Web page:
Tuesday, August 12, 2014

Yama and Niyama and why you need them.

There is so much emphasis in today’s Yogic world on the physical body, but what we do on the mat is such a tiny proportion of what yoga is.  If you think that you have been to your yoga class today so you have done your yoga then think again, this is not the way.  Yoga is a state of mind, a way of being, a science of the heart that explores and defines all aspects of life.  In the traditional yogic world there is little attention given to the postures and full attention in ones inner nature.  Today it seems as technology is taking over the world human beings are moving further and further away from the inner nature and a totally caught up in the body and machines.  We want to start with the body for sure, to be able to keep it healthy and to control it but then move on away from the physical aspect and dive into the inner being.  Yoga should allow you to reach your higher nature, not become obsessed with the body but know how to use it beneficially, everything should be focusing on reaching that higher state, every breath in your day should be yoga and this is where the practice of the Yamas and Niyamas are essential, without them ‘Yoga’ is not possible. 
Yama outline the actions from which we should restrain, the things we should not do in our daily lives and the Niyama details the actions, which we should do.  Together they form a highly moral code of ethical conduct that keeps the mind quiet and more positive, they enable purification of the mind that prepares us for deep meditation.  Without following this ethical code all our mistakes come back to us whilst meditating and disturb the mind greatly creating huge boundaries and barriers for us to overcome before we can reach our inner peace.  Without the practice of Yama and Niyama inner peace is not achievable. 
Ahimsa – non-violence or non-injury to all living entities including humans, birds, insects, fish and ourselves.  In thoughts and deeds.  This means maintaining a fully pure vegetarian diet.  We must show compassion and respect to all things blessed with life.  Every living thing at the end of the day is trying to find happiness, even those mosquitoes!
Satya – truthfulness, not lying not only to all living beings but also to ourselves.  This is also in thought as in deed, sometimes words are not needed to make a lie, and sometimes saying nothing or making a gesture can also lead to incorrect impressions and misleadings.  Don’t be manipulative.
Brahmacharya – non-sexual misconduct, not harming anyone through sex, any action of a sexual nature that causes suffering to another.  Rape, adultery, sex with another’s partner, sex with children or family members are obvious forms of sexual misconduct.  Or sexual acts that result in expressions of anger, disputes and even violence.  Brahmacharya also means chastity or sublimation of the sexual energy, refraining from sexual activity.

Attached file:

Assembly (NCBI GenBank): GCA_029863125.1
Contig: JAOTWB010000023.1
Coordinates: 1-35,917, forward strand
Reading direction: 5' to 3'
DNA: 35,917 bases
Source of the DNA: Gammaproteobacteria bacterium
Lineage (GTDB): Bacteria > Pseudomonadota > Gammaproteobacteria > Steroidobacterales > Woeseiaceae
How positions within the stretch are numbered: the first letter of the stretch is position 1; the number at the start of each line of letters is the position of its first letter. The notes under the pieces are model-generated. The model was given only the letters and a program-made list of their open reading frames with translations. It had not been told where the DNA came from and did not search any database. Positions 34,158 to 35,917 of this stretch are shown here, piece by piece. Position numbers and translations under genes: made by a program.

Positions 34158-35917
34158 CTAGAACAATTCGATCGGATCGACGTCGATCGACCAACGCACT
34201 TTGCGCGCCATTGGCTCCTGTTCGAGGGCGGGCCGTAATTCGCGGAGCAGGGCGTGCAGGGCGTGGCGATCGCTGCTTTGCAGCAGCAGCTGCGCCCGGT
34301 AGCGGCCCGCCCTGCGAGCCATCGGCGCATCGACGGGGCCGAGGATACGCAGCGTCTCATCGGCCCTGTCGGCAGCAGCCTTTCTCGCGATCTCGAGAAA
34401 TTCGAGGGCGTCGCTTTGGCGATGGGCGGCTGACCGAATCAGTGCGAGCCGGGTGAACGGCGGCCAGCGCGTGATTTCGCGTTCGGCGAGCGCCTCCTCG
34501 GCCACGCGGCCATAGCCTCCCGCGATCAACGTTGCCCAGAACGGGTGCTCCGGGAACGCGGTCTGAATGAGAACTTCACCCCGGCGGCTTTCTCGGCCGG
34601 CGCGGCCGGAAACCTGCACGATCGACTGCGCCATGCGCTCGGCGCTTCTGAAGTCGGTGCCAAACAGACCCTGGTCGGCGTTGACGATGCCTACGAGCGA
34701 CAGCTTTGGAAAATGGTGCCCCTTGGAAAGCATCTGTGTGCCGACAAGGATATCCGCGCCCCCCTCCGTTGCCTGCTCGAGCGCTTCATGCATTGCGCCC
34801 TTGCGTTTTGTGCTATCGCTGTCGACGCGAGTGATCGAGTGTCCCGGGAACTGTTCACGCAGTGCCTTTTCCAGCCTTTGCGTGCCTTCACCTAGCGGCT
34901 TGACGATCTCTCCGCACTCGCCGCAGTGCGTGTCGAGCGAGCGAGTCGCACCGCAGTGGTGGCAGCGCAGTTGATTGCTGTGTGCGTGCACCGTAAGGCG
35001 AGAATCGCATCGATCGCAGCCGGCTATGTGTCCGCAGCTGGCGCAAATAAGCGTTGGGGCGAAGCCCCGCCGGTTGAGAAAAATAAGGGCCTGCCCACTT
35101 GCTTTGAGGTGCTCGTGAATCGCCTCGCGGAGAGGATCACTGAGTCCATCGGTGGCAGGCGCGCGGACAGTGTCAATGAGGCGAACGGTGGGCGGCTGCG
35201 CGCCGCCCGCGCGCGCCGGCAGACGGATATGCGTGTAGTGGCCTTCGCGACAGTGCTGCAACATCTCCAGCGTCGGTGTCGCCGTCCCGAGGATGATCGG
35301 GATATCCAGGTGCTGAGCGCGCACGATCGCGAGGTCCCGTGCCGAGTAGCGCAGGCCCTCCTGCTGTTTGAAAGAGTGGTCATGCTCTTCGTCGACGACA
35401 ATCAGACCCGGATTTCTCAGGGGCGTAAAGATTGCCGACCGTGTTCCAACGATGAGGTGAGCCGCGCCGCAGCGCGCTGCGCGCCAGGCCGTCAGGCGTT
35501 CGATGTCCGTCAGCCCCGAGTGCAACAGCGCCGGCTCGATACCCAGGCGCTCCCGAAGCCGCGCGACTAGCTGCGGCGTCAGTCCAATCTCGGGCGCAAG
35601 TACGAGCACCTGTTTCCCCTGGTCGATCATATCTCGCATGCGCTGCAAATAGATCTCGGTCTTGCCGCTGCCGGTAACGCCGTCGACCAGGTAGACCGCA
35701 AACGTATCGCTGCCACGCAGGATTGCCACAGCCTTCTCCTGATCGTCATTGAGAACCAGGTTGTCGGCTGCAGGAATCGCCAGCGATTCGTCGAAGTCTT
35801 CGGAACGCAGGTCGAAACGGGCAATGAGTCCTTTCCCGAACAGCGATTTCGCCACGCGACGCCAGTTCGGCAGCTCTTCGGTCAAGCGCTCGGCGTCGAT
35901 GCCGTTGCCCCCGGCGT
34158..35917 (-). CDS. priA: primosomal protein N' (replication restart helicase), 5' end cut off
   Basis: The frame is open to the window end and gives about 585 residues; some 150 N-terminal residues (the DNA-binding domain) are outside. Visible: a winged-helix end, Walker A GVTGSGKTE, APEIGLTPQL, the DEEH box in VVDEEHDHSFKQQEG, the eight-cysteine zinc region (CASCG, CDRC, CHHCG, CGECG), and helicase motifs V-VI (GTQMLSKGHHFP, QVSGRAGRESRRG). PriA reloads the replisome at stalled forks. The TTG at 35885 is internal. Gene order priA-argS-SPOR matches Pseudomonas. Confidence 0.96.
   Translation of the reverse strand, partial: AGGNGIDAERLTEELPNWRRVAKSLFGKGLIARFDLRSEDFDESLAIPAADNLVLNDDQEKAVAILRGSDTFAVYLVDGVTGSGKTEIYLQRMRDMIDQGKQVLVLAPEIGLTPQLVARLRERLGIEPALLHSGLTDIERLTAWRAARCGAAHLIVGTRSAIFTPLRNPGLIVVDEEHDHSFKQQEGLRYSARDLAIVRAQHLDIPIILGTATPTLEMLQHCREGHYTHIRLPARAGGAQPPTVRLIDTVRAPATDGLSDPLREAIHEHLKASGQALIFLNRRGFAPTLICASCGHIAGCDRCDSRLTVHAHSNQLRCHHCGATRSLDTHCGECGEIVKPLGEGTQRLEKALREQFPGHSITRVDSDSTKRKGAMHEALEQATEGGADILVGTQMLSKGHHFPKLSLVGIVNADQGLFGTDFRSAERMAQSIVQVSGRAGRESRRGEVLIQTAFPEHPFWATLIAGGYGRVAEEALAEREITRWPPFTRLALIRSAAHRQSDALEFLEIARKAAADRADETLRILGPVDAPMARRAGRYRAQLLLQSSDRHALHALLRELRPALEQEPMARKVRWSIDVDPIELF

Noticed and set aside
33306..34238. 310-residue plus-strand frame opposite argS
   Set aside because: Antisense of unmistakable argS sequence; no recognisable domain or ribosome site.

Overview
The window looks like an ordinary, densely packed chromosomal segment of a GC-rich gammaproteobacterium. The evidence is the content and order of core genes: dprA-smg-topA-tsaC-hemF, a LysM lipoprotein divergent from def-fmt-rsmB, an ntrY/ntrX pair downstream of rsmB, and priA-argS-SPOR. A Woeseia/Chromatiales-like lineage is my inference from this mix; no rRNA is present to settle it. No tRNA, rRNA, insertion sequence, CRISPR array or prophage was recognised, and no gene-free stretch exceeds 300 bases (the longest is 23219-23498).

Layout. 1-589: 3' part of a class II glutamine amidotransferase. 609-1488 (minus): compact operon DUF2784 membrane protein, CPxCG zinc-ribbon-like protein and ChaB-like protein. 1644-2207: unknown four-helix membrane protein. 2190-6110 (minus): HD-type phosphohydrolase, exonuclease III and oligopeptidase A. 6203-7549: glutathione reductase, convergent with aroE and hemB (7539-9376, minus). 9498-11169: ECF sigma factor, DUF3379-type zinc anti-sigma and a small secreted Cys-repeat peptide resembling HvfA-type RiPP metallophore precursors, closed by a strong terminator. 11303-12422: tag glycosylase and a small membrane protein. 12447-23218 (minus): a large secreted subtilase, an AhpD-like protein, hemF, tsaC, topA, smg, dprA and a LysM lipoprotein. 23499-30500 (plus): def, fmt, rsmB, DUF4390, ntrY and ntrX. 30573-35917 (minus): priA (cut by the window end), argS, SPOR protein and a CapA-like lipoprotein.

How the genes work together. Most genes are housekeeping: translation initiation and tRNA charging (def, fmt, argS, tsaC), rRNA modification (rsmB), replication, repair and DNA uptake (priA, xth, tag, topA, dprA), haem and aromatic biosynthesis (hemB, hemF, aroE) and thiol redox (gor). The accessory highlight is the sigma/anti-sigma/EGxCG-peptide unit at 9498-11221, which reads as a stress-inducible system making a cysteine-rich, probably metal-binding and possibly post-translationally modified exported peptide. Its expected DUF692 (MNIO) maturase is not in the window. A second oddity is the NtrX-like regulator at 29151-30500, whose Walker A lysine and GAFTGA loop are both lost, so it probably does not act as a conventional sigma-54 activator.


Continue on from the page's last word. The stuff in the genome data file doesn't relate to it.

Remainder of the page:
Asteya – non stealing, this could be taking others possessions by force, by deception, secretly or by borrowing and not returning.  We can take this also to the level of ideas not just in objects.  This means not exploiting or cheating any living thing.
Aparigraha – non-greediness, not living with too much, living simply is best and having a lack of jealousy of what others have.  Many of us live with so many unnecessary things, time to think of the cause they have on mother earth and give them up, be simple and happy.
Saucha – purity or cleanliness, this is keeping both internal and external cleanliness.  Our yogic postures, breathing and kriyas can provide internal cleansing for the body, but we also have to think about our minds, which we can ‘clean’ during meditation.  This also refers to our environment. 
Santosha – Being content.  The yogic way is to be able to maintain a happy and contented mind whatever your situation.  If you end up staying in some grotty place be content with it, the next time if you end up staying at a five star hotel don’t be over excited but maintain being content.  Everything is always coming and going, always changing, yoga can mean keeping a contented mind in any situation.
Tapas – performing austerities, meaning don’t be lazy get out of bed in the morning, don’t be greedy, don’t eat too much, and don’t indulge yourself.  Extreme austerities for us normal householder yogis are not recommended unless under expert guidance, just be very mindful of all that we do.
Eshwarapranidhana – self surrendering, having an awareness of a higher nature, a higher being and living with that awareness, whatever faith or non faith you are coming from, but the yogic way sees a higher spirit and lives with that awareness.  Surrendering your ego to a higher spirit.
Swadhyaya – self analyzing, being the witness to yourself and learning to build on your wisdom eradicating ignorance.  This includes study of the scriptures and Vedanta philosophy.

So breathe life into your yoga practice through your whole day and night, even in your sleep!  Allow yourself to rise to a different level, there may be many challenges on the way but this is your strength, overcoming our weakness, our mistakes and our ignorance is what makes us strong.  So dive, be bold dive deep and find the complete peace of which is within you and is your birthright.
Om Lokha Somasta Sukhino Bhavantu
May you all find balance, harmony and peace.
Om Shantih
Mangala / Nicky

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